Pauca Verba is Latin for A Few Words.

Tuesday, March 14, 2017

Quiet Abode ~ The Silent Monastery



This is the Krivooserski Monastery near Yuryevets, Russia. Levitan spent the summer of 1890 here, painting and sketching. He knows the forest and the river are holy places too, not just the monastic buildings. 

A wooden footbridge (needing repairs) connects us to the far side. It is quiet and still here, even the river is calm, so calm, water lilies grow in the bottom left corner. The monastery's reflection is very beautiful, isn't it? What we're looking at is so important, we get to see it twice.

There are four cupolas on the far right church, (though one is hidden from view) symbolizing the Four Evangelists gathered around Christ. They also signify lighted candles - the monastic community's prayer ignited by faith. 

We might wonder how this painting would be received today? Would it be rejected because the theme is so overtly religious: "I'm spiritual, not religious," people say. 

One website says about this painting, "The bridge links the monastery to the outer world." That's correct of course, but only on a very practical level. Rather, the monastery on the other side of the river calls us to traverse the river, walking over the unsure bridge, to our own inner monastery, our own interior silent place. We remember the invitation of Jesus:
"And now the apostles came together again in the presence of Jesus, and told him of all they had done, and all the teaching they had given. And he said to them, Come away into a quiet place by yourselves, and rest a little. For there were many coming and going, and they scarcely had leisure even to eat.  So they took ship, and went to a lonely place by themselves." Mark 6:30-32
This invitation echoes another Gospel verse from the Sermon on the Mount, where Jesus teaches us about prayer:
"But when you are praying, go into your inner room and shut the door upon yourself, and so pray to your Father in secret; and your Father, who sees what is done in secret, will reward you." Matthew 6:6
Of course Jesus is talking about an inner room. Most people don't have a private physical space to call their own. I remember when I was a young teacher in the early 1970's and on the deafening subway going up to Harlem every weekday morning - I'd see African-American women sitting peacefully with small open bibles on their laps. They would understand this painting.

9 comments:

  1. I appreciate how you explain the symbolism to us to get our thoughts going. It really helps to bring me to that interior place you speak of. I look at a reflection buy you tell us it is so beautiful, we get to see it twice. How often have I seen a picture with a mirror image in a body of water and never thought that. I can picture myself sitting on the rickety bridge and contemplating the scene, and letting it bring me to my inner place.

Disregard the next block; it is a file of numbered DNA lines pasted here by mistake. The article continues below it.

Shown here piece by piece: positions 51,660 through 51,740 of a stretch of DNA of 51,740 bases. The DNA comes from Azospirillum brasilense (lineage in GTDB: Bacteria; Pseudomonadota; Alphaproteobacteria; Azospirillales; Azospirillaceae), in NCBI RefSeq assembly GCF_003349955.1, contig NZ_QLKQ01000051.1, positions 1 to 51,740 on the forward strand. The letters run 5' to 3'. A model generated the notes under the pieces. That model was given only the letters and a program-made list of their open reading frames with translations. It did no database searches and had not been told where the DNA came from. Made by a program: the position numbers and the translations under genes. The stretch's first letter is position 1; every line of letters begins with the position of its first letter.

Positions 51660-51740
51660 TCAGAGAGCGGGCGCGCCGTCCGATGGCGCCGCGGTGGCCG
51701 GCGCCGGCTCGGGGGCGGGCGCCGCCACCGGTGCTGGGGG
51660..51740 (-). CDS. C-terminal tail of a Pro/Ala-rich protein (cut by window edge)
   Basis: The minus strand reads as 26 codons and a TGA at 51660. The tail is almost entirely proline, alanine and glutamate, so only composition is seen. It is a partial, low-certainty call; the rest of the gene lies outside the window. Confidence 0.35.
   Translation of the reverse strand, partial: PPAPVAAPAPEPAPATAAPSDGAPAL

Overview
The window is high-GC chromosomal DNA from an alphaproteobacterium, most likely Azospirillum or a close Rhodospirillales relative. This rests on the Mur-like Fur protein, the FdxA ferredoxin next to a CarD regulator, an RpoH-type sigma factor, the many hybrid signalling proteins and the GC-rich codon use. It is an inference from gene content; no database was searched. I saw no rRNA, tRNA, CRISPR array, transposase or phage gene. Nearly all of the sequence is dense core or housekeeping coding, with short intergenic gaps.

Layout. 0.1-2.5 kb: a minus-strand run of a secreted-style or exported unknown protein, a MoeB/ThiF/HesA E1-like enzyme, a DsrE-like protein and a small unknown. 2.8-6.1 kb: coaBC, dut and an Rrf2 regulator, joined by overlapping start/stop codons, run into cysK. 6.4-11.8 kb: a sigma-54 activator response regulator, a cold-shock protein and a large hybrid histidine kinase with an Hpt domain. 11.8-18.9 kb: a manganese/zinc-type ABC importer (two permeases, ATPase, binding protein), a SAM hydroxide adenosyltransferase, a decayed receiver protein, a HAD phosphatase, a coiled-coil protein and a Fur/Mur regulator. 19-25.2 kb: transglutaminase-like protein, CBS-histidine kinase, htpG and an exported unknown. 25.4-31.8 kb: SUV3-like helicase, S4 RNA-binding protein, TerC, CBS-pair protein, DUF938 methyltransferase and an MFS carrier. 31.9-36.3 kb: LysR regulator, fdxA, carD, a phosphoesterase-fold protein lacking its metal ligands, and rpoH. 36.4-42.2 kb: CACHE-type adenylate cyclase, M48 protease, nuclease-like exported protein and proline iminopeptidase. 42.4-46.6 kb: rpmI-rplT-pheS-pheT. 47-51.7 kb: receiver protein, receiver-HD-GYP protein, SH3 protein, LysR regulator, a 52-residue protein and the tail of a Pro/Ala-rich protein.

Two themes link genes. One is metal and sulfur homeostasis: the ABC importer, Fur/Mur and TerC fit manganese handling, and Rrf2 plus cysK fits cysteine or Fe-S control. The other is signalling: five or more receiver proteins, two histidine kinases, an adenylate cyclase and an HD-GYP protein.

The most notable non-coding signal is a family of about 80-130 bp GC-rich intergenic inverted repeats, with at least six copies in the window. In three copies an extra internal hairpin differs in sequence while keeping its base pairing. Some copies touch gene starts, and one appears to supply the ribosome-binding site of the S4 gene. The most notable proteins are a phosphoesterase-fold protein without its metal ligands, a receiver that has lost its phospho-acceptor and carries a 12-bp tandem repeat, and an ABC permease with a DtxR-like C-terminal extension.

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  2. The rickety bridge reminds me that it might be a scary traverse to get to my inner place of peace. I would ave to be willing to take the risk of confronting unpleasant thoughts in order to reach that peaceful place. How many of us would take that first step?

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    1. "Scary traverse" - real work involved in coming to know ourselves deeply. We prefer to "hang out on the shore."

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  3. Millions of people in the North East are going to be staying indoors today, hunkering down through this enormous snowstorm. Maybe we can take the opportunity to ponder these Levitan landscapes and let them work on us. Blessed Lent.

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    1. With the snowfall today, it is hard to imagine that Easter is coming soon. It certainly is a strange Lenten season. These weather distractions test our ability to stay on course. Let us keep our eyes and and thoughts on these Levitan landscapes and remain spiritually focused as the winds whip outside.

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  4. Notice how the buildings of the monastery are hidden from view. Not only do you have to cross the broken down bridge, but you have to find your ways through the dense trees to get to the holy buildings. Each step is part of the journey that lets us discover what is rooted deep in our hearts. Fear sometimes brings out our true inner selves, for we forget to keep our outer shell intact in favor of survival.

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    1. And tomorrow's post is Levitan's painting of the same monastery two years later and from a different vantage point!

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  5. This is one of the most meaningful posts for me in this Levitan series. I could look at this all day and think about the path to my interior. It really is a wonderful painting.

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